Abstract: Immigrants starting work in unskilled labor in the U.S. not only have to learn procedures specific to their workplace, but also operate in an environment where the most common language is not their native tongue. This demonstration includes an overview of curriculum development and strategies when planning for workplace ESL.


Conference Room II

Commercial Presentation: Building Student careers at all levels!

Margo Hernandez Rainwater, Burlington English

Abstract: Exploration of how to utilize a blended curriculum to assist students’ career advancements. Participants will be introduced to methods for applying IET principles in the classroom. Using the Career Extensions and Wordlists, we will review tools that allow students to choose and assess their future career plans. This introduction is the first step to fully implementing IET using BurlingtonEnglish courses in your program.


Conference Room III

“Because it’s Like You’re with the Teacher”: Video Feedback

Lee Friederich, UW-Barron County

Abstract: This practice-oriented presentation will build off Sommer’s ground-breaking research about the ineffectiveness of written comments for L1 students of composition in an examination of the motivation for supplementing conferencing in the L2 writing classroom with video feedback. Benefits, platforms, and samples of video feedback will also be explored.


Conference Room IV

Reflective Journals: Helping Students Take Control of Their Own Learning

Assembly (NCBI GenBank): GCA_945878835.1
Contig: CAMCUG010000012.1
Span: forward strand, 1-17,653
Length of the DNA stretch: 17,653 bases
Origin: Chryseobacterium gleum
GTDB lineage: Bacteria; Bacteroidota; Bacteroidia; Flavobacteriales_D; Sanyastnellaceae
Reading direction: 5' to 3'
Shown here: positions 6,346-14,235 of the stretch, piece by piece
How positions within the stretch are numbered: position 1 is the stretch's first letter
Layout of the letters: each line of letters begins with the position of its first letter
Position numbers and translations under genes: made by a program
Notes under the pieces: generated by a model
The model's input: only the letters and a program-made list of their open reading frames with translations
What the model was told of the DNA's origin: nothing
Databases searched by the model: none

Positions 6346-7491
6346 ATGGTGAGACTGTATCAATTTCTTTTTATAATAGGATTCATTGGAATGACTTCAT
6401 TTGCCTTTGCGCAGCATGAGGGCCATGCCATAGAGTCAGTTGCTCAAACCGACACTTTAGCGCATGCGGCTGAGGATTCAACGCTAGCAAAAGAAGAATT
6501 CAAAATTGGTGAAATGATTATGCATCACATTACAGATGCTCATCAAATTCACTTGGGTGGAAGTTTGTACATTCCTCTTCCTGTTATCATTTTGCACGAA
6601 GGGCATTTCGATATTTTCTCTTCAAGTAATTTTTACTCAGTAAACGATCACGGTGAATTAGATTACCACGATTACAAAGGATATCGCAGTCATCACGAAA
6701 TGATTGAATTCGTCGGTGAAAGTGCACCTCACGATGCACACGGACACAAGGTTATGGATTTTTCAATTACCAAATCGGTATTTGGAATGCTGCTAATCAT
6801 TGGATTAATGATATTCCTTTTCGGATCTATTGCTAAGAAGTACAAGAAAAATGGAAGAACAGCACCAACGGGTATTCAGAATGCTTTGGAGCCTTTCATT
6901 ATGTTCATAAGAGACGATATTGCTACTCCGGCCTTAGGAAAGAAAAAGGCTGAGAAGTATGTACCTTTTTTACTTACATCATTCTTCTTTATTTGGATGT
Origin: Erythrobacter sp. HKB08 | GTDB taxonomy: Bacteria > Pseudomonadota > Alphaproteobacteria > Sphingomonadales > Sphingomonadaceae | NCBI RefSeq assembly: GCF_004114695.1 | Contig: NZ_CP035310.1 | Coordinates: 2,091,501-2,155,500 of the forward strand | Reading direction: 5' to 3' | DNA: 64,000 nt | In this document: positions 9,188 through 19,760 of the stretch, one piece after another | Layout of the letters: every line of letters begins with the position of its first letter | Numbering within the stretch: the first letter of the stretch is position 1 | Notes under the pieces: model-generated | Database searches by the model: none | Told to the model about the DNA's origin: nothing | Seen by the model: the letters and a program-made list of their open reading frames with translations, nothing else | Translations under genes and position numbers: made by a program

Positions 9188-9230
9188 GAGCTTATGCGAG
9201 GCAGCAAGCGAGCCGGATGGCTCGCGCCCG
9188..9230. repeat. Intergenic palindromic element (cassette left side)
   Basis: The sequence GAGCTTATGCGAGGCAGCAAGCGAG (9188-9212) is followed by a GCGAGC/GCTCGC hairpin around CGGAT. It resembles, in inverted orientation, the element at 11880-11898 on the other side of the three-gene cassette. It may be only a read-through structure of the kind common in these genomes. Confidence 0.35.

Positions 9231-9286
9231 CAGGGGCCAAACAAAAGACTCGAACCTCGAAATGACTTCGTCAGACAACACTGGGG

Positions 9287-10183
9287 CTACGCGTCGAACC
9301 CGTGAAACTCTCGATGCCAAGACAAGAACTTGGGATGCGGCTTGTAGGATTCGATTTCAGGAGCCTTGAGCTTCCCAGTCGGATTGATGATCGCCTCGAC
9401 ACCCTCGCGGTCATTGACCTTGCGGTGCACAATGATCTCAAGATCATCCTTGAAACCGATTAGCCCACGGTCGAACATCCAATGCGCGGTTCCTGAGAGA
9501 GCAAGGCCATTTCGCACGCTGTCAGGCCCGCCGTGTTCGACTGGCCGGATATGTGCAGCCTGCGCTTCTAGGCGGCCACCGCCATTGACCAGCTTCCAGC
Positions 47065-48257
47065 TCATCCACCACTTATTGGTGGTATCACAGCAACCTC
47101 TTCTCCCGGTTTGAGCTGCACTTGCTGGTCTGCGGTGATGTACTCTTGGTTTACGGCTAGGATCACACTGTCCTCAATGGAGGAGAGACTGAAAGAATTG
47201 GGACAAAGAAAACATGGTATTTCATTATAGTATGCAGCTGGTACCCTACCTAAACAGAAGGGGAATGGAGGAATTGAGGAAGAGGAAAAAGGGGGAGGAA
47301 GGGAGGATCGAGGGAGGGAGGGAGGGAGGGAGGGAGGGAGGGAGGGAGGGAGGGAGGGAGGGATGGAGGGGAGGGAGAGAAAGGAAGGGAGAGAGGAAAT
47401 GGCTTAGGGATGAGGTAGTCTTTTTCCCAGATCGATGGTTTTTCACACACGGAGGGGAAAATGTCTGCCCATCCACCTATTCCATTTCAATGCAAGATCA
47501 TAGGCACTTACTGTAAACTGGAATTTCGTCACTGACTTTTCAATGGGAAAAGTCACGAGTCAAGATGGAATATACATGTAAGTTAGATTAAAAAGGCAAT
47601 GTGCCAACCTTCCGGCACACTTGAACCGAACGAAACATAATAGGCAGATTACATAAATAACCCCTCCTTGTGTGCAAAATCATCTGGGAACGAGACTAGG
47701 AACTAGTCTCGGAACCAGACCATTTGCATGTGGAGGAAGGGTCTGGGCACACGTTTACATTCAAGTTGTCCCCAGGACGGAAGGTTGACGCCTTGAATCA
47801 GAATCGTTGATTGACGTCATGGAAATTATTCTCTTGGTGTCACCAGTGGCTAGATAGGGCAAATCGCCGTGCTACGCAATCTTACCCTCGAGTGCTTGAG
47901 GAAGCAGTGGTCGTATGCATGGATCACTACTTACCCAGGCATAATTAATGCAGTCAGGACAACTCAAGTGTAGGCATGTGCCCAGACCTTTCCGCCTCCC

Sara Daniels, University of Iowa

Abstract: Reflective journals are useful tools that allow students to think deeply about English and pinpoint specific areas where they can improve. This presentation will showcase several examples of speaking, listening, reading, writing, and grammar journals that are designed to help students reflect on their own learning processes.


Conference Room V

“The Prison in Your Eyes”: Writing Poems for Vocabulary Acquisition

Rossitza Ivanova, UW-Whitewater

Abstract: Effective vocabulary acquisition happens when students apply vocabulary in their own writing and speaking, and through fun activities. The workshop will discuss one vocabulary poem assignment that uses words from an assigned reading and will show strategies that encourage multiple repetitions of new words, but in varying and creative contexts. Participants will create a vocabulary poem based on several different texts and leave with applicable ideas for their own classes.

Concurrent Session 2. 1:15 – 2:00

Madison Ballroom

Panel Discussion: Multilingual Project-based Learning: Lessons and Challenges from a School-University Partnership